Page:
Although he loves his work, Will admits that it comes with its fair share of hardships. “The most difficult part about being a journalist is really staying skeptical, you can’t believe your sources, right? You always want to look for verification. Everyone who is talking to you wants you to believe them and some of them are not telling the truth and it can be hard to tell the difference. Certainly people have withheld the truth or denied it.”

On that same note, there are many generalizations the public has about journalism and the media. One such belief is that the field is straightforward and uncomplicated, which is inaccurate. “There’s a lot of work that goes into them [articles]. Even the basic stories require a lot of digging. I think that people forget how much work it takes to get the story accomplished.” He says, “People think of the media as one large cultural force and approach a narrative in the same way, and in my experience that’s almost never true. A lot of individual people make individual decisions and there’s no big conspiracy to make things turn out a certain way.”

Currently, Will is freelancing for multiple publications, including Politico, The Economist, and the San Francisco Chronicle. This means that these publications either hire him to write individual stories or, if he has an idea, he pitches it to them. These publications will then substantiate his work with a specific salary. “Each day, each week, I’m trying to piece together a plan for what I’m going to work on.”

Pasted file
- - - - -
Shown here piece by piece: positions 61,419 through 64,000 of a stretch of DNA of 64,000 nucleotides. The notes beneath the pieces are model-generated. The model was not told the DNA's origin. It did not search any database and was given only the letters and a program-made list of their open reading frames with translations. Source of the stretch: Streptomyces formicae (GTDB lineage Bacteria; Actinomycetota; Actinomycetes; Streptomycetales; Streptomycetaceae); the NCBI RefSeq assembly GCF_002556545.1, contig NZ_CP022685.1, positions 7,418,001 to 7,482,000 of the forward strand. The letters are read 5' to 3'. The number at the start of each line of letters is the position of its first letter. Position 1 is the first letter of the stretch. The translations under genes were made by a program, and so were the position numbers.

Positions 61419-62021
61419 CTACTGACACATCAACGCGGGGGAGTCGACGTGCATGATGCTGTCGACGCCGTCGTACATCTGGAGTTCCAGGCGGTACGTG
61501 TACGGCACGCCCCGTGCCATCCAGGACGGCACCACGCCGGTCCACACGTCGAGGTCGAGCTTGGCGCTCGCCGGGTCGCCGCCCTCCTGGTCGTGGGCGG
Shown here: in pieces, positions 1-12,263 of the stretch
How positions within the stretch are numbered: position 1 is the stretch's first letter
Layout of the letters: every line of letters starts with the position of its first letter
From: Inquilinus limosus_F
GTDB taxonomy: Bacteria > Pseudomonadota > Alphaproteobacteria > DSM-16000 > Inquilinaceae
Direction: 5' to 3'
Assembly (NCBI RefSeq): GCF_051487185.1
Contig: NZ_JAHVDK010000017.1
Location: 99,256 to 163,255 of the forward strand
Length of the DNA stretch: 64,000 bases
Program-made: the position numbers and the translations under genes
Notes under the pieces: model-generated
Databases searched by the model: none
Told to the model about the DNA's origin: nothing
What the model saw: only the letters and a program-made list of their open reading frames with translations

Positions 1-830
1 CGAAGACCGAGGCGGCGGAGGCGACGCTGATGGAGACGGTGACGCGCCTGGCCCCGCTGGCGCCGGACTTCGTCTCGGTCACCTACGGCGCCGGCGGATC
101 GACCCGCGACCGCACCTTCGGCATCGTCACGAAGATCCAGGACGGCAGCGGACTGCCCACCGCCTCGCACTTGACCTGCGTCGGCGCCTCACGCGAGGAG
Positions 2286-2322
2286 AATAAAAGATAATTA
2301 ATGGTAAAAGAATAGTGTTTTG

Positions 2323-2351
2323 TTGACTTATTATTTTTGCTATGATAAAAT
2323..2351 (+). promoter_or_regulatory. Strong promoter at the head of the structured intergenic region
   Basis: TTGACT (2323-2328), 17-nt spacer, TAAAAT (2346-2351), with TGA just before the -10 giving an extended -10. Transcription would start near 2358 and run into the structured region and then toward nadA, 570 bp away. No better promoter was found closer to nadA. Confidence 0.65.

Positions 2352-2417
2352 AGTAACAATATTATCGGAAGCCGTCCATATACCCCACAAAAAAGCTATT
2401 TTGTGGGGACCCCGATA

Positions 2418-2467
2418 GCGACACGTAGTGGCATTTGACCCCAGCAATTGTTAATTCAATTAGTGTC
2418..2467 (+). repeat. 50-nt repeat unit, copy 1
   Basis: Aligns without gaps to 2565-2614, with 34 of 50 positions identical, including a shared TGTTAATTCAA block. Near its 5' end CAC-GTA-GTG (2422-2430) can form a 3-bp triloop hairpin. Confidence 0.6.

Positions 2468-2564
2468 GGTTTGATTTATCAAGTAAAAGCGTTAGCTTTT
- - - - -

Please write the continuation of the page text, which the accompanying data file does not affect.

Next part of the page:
The goal of journalism is to be a voice and to carry that voice to others.  As Will put it, “The most rewarding thing is when you write a story that people read and respond to . . . that helps them understand the world a little bit better or makes a difference in the world and brings an issue to the public’s eye.”

To those who are considering journalism as a future career, Will encourages you to “read as much news as you can right now, both because it’s interesting and you’re going to learn stuff and also to pay attention to how a story comes together. Ask your parents for a subscription for the Sunday New York Times either in print or online and try to read as much as that each weekend as you can. Just consuming that is going to give you great skills and a great base of knowledge.”

Finally, Will offers this last bit of advice: “. . . be really thoughtful about learning how to write and ask questions . . . keep practicing that. Every journalist starts out young and makes a lot of mistakes, but each time you do that you’re going to learn from them and you’re going to get better. I think journalism is one of those things that you learn the best by doing.”untitled

Will Kane reports a story in San Francisco’s Bayview neighborhood for the San Francisco Chronicle.     Credit: : Lea Suzuki/San Francisco Chronicle

By Lindsey Rainer